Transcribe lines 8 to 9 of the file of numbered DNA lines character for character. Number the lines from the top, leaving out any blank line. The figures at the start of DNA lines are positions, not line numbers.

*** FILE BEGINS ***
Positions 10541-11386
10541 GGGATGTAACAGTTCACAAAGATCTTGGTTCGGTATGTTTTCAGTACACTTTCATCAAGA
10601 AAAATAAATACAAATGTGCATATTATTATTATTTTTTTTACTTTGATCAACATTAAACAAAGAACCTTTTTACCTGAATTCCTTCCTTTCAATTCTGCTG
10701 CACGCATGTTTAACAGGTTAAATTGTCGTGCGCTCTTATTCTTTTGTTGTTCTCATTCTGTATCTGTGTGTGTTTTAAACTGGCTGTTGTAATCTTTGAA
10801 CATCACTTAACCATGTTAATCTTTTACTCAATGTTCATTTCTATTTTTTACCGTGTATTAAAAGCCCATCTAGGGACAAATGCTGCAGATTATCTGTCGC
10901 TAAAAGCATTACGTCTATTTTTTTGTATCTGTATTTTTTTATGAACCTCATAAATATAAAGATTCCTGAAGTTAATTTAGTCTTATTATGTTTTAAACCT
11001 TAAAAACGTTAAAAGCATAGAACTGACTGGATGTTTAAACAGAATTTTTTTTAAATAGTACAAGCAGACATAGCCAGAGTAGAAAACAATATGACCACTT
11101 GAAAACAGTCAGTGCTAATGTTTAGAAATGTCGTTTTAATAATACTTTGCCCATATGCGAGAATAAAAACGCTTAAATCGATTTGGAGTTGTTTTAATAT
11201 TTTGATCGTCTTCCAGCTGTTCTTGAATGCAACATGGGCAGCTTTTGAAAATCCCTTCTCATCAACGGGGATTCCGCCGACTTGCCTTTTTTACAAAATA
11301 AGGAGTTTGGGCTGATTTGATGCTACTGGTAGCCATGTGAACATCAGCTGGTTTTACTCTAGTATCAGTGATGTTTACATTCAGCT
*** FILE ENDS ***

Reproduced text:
11101 GAAAACAGTCAGTGCTAATGTTTAGAAATGTCGTTTTAATAATACTTTGCCCATATGCGAGAATAAAAACGCTTAAATCGATTTGGAGTTGTTTTAATAT
11201 TTTGATCGTCTTCCAGCTGTTCTTGAATGCAACATGGGCAGCTTTTGAAAATCCCTTCTCATCAACGGGGATTCCGCCGACTTGCCTTTTTTACAAAATA